Facing higher premiums than under MinnesotaCare, families could fall into the so-called “bronze trap.” MinnesotaCare participants facing already-tight budgets may only be able to afford the premiums for bronze plans, which may have lower premiums but higher out-of-pocket costs. The trade-off for lower premiums is that when medical care becomes necessary, the family’s costs will be higher. And when people face higher out-of-pocket costs, they simply delay needed care.

If something ain’t broke, don’t fix it. Ending MinnesotaCare would mean 100,000 Minnesotans would suddenly be left wondering how they’ll pay for their medication or if they can afford a trip to the doctor when they get ill.

-Ben Horowitz

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Senate targets focus on education, more limited tax target

With an eye on learning from the past and preparing for the future, Senate leadership today released their budget targets, charting a much different path from the House’s proposal earlier this week.

The Senate proposes a strong focus on education and more limited tax cuts, while the House suggested severe cuts to Health and Human Services and an unsustainable tax target.

Taxes: Senate leadership has proposed a $460 million tax target, a portion of which will focus on property taxes. About half will be used to reverse accounting measures used in the 1980s to balance the budget. This is far less than the House’s $2.3 billion tax target, and seems to prioritize not going too far with large permanent tax cuts. The history on this is clear: when policymakers do too much tax cutting in good times, it is harder to respond when the next economic downturn comes along.

In addition to the size of tax changes, the other key issue is who will benefit. We urge the Senate to continue to make our tax system more fair, as it is still the case that the highest-income Minnesotans pay a smaller share of their income in state and local taxes than other Minnesotans.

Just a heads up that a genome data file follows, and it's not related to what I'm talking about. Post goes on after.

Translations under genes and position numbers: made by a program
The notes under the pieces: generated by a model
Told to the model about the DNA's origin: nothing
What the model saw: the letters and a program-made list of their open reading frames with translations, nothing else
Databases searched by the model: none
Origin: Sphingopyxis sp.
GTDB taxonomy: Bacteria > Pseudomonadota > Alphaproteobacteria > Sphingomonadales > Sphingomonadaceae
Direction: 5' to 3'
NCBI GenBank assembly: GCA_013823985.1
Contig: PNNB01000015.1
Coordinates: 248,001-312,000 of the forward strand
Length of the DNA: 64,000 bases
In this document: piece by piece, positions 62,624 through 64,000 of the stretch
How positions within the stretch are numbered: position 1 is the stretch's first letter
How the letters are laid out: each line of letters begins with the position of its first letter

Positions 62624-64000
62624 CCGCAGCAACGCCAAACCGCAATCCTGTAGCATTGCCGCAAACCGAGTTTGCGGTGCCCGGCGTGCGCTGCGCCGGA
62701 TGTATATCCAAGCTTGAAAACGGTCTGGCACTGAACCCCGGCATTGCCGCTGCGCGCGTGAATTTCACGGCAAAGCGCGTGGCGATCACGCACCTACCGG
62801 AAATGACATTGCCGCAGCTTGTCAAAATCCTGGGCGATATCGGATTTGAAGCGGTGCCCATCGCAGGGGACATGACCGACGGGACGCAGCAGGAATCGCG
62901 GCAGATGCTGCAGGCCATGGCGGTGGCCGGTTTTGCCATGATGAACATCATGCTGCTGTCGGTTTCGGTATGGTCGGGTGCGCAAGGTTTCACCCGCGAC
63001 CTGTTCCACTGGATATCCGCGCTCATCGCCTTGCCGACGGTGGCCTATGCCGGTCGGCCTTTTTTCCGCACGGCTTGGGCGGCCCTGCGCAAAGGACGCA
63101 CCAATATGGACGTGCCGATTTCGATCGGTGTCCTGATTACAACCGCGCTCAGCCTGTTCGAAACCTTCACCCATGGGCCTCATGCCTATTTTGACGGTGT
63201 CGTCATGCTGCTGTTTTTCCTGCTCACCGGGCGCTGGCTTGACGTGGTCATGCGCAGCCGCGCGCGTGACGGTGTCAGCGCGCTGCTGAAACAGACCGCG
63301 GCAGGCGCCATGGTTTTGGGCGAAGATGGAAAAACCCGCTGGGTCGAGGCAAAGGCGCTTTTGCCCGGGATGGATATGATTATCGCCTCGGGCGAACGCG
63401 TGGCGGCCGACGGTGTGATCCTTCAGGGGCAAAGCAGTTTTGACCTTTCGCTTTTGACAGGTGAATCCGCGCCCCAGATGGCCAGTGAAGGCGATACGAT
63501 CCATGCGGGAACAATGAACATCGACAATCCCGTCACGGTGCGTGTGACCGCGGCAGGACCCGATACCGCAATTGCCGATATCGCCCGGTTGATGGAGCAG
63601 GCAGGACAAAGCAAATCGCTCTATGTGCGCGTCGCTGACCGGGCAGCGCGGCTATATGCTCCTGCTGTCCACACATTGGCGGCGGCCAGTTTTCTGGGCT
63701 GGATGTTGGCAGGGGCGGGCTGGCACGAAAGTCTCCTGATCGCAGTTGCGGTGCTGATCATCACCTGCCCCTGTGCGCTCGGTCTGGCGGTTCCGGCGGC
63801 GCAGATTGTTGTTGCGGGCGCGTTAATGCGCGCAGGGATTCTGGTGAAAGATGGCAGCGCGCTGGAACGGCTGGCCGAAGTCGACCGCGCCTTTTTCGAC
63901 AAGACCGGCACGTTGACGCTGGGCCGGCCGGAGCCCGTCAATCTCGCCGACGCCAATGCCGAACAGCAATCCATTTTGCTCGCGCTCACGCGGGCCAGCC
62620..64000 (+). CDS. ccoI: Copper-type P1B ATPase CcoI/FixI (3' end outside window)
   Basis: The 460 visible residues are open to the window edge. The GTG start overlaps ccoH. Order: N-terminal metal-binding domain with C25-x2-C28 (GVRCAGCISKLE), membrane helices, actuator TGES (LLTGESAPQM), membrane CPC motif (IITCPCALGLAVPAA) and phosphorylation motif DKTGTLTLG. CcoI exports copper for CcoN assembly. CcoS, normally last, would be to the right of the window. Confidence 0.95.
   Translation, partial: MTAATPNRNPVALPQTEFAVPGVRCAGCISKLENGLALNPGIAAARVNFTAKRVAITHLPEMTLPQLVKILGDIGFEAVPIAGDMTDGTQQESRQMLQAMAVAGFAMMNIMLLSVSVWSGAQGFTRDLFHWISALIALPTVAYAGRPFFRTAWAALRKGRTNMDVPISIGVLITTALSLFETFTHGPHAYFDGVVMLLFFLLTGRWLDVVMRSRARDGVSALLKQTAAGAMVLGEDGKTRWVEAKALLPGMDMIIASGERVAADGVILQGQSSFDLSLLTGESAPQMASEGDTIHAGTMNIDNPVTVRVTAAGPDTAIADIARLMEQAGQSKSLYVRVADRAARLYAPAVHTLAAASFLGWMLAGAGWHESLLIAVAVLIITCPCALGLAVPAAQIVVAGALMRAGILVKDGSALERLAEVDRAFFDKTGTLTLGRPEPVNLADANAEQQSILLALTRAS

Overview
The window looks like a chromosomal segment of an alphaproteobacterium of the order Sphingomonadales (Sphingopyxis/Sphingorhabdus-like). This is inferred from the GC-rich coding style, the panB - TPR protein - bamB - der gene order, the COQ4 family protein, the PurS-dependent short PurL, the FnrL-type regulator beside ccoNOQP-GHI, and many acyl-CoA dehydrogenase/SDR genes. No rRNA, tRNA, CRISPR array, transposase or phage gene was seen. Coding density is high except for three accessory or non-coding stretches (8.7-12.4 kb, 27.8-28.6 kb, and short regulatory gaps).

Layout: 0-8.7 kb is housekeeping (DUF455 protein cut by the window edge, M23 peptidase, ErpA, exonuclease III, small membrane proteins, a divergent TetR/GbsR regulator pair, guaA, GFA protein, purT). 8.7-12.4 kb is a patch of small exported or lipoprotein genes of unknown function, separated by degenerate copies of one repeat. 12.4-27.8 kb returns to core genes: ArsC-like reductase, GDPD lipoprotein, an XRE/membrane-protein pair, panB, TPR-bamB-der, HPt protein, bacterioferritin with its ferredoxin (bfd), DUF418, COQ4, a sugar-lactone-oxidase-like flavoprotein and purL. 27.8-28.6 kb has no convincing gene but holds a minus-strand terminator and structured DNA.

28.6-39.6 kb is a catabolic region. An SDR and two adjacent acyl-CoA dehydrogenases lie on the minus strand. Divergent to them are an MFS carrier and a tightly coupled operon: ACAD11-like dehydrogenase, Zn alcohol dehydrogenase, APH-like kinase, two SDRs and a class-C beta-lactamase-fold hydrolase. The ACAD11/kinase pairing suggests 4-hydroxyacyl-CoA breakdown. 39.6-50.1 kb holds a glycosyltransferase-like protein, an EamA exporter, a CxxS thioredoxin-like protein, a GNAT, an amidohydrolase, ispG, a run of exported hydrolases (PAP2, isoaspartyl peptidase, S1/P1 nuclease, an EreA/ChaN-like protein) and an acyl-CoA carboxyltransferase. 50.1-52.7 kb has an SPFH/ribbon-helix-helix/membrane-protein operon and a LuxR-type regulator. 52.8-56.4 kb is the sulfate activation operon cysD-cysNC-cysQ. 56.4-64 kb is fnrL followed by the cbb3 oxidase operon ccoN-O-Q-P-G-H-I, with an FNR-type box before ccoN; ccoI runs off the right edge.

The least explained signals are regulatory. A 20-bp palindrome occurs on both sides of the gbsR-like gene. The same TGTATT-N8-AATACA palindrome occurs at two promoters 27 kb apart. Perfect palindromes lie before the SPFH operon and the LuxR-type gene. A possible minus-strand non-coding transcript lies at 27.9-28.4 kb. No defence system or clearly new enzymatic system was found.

New Spending: Most of the Senate’s new spending is focused on education. Senate leadership proposes $350 million in additional funding for E-12 Education and $205 million for Higher Education. In comparison, the House targets are substantially smaller – $157 million in E-12 Education and $53 million for Higher Education.

Under the Senate proposal, Health and Human Services will also see a boost of $341 million. In this area, we see greatly different visions between the House and Senate. While the House has proposed a $1.1 billion cut to Health and Human Services compared to base funding and discussed substantial changes to health care, the Senate has emphasized that working Minnesotans should be able to keep their affordable health insurance through MinnesotaCare.

Budget Reserve: Both the House and Senate targets show a commitment to building our state’s resources for the next economic downturn. The Senate targets include a $250 million addition to the state’s budget reserve. This would bring the state’s “rainy day” funds to $1.6 billion of the suggested $2.2 billion target. The House proposal includes $100 million in additional funding for the reserve.

Now that the House and Senate have released the outlines of their budget proposals, we can expect to see finance bills shaping up. Senate Majority Leader Tom Bakk indicated that we will see the bills on the House and Senate floors in mid-April, which is earlier than the previously set “third committee deadline” of April 24.

-Clark Biegler